Mark Schlueb reported in today’s Sentinel that Johnson’s Diner has reopened. It had been closed since late September when the Florida Department of Revenue ordered it closed because of a $39,000 tax bill.
If you’ve ever looked closely at a restaurant check, you probably noticed that the food and drinks are all tallied up to a subtotal. So, you’ve got your sweet teas, your stew beefs and catfish, and your lemon pies. The cost of all those items are added up, and at Johnson’s they don’t add up to a lot. Johnson’s Diner was always known for good food, nice portions and decent prices.
But look again at the check. Right under the food and drink tally is the sales tax, calculated as a percentage of the number above. You, as the customer, are obliged to pay that; the business must tally the taxes paid by all its customers and pass the monies along to the state. It’s certain that all of the diner’s customers did their part by paying the taxes.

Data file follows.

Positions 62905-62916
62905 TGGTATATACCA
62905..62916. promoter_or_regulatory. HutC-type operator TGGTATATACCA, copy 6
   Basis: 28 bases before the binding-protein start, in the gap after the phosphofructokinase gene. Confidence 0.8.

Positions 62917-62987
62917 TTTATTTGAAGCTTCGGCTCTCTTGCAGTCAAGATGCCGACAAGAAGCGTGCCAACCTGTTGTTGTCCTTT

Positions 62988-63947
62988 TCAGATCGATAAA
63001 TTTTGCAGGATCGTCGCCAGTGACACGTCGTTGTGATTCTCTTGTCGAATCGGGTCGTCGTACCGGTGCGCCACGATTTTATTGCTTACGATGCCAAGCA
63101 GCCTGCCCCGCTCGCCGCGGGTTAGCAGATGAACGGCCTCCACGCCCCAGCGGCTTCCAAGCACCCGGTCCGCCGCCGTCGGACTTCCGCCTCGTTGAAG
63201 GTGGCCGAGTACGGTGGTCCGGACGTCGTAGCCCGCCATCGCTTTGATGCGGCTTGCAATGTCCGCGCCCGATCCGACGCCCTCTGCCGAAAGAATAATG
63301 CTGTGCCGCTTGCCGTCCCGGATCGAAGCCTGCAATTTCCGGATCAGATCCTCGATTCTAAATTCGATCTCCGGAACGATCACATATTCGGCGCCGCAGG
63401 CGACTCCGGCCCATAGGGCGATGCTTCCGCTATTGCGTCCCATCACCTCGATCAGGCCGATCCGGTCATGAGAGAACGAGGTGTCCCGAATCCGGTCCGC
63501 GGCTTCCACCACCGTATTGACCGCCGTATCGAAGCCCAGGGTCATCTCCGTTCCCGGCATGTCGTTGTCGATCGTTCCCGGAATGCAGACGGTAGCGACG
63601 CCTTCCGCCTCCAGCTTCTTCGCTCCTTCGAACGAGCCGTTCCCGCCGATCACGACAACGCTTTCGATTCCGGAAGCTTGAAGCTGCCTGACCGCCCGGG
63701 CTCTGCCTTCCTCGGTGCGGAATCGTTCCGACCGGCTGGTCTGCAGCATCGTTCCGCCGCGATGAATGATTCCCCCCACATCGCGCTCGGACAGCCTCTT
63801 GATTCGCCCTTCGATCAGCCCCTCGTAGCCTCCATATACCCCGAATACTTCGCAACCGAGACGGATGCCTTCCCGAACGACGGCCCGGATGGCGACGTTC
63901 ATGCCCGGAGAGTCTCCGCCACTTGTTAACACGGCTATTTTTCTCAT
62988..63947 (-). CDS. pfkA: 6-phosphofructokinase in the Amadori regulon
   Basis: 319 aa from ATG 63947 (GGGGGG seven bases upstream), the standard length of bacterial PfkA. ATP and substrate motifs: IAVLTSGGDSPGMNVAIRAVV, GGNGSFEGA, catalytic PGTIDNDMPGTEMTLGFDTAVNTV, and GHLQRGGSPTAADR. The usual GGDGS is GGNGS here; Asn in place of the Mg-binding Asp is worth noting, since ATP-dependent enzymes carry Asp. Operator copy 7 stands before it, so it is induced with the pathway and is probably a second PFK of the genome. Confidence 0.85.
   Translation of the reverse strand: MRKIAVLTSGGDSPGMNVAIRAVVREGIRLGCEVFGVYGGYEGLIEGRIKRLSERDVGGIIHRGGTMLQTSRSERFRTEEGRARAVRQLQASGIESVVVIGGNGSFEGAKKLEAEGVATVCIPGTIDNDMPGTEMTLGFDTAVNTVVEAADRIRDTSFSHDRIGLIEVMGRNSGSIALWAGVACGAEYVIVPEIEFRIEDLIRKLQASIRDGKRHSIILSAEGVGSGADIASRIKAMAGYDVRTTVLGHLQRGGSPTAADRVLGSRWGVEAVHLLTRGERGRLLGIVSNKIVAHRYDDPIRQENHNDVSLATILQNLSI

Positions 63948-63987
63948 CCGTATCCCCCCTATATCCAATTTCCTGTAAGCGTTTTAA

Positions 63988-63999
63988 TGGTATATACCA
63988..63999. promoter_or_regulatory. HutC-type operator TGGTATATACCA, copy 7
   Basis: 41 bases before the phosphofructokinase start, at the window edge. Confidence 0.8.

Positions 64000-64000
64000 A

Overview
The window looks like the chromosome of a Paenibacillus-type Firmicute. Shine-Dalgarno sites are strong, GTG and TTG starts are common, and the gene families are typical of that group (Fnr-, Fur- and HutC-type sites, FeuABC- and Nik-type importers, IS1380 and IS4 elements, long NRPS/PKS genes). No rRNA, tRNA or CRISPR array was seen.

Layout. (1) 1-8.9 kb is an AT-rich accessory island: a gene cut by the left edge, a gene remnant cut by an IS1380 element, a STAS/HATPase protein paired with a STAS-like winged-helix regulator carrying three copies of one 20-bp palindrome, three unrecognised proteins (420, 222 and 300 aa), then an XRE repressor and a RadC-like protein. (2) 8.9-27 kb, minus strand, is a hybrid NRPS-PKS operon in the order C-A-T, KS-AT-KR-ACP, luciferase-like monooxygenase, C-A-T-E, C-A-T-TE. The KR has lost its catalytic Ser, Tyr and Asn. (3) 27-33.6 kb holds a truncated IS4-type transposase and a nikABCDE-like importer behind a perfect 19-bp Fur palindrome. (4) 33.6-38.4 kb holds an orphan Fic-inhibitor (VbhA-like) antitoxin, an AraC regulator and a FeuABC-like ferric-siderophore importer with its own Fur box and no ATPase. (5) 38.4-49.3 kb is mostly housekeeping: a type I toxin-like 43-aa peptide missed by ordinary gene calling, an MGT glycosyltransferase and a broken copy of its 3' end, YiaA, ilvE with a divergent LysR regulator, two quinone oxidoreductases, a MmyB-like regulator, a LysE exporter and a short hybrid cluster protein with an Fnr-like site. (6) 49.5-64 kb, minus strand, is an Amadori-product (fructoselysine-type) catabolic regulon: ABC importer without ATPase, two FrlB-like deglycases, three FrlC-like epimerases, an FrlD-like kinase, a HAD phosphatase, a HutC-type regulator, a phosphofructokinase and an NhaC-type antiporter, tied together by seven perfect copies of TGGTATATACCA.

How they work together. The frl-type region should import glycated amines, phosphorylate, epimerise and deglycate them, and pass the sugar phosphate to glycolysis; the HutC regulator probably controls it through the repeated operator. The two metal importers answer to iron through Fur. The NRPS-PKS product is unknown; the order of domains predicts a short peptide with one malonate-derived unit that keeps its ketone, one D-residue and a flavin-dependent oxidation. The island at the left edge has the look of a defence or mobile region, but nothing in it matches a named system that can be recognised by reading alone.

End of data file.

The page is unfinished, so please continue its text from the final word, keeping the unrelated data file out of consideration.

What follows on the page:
The problem was, apparently, that the owners of Johnson’s Diner did not then pass those tax collections on to the state. Oops.
Clarence Taylor III, president of the family-owned business, said the family all kicked in personal funds to pay the back taxes. And to make sure it doesn’t happen again, he told Schlueb, they’ve hired an accountant.
That might help, but if they just follow the simple instructions I’ve outlined above they could save some money.